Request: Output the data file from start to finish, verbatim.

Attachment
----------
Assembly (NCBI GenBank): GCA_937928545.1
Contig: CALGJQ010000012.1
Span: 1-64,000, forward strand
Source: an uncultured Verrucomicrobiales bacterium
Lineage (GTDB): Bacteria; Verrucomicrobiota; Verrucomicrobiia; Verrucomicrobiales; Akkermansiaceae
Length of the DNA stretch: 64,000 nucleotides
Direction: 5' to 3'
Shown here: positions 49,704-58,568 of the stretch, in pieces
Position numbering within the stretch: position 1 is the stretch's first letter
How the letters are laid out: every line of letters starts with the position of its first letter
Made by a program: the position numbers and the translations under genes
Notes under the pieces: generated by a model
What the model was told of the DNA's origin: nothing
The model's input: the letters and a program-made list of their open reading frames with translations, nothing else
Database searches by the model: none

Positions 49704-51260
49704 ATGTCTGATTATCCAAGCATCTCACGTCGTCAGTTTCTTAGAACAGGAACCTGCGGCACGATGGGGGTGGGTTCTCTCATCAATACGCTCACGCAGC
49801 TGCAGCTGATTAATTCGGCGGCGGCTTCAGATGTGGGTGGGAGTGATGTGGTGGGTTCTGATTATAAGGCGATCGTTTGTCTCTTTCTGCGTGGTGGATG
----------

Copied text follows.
Assembly (NCBI GenBank): GCA_937928545.1
Contig: CALGJQ010000012.1
Span: 1-64,000, forward strand
Source: an uncultured Verrucomicrobiales bacterium
Lineage (GTDB): Bacteria; Verrucomicrobiota; Verrucomicrobiia; Verrucomicrobiales; Akkermansiaceae
Length of the DNA stretch: 64,000 nucleotides
Direction: 5' to 3'
Shown here: positions 49,704-58,568 of the stretch, in pieces
Position numbering within the stretch: position 1 is the stretch's first letter
How the letters are laid out: every line of letters starts with the position of its first letter
Made by a program: the position numbers and the translations under genes
Notes under the pieces: generated by a model
What the model was told of the DNA's origin: nothing
The model's input: the letters and a program-made list of their open reading frames with translations, nothing else
Database searches by the model: none

Positions 49704-51260
49704 ATGTCTGATTATCCAAGCATCTCACGTCGTCAGTTTCTTAGAACAGGAACCTGCGGCACGATGGGGGTGGGTTCTCTCATCAATACGCTCACGCAGC
49801 TGCAGCTGATTAATTCGGCGGCGGCTTCAGATGTGGGTGGGAGTGATGTGGTGGGTTCTGATTATAAGGCGATCGTTTGTCTCTTTCTGCGTGGTGGATG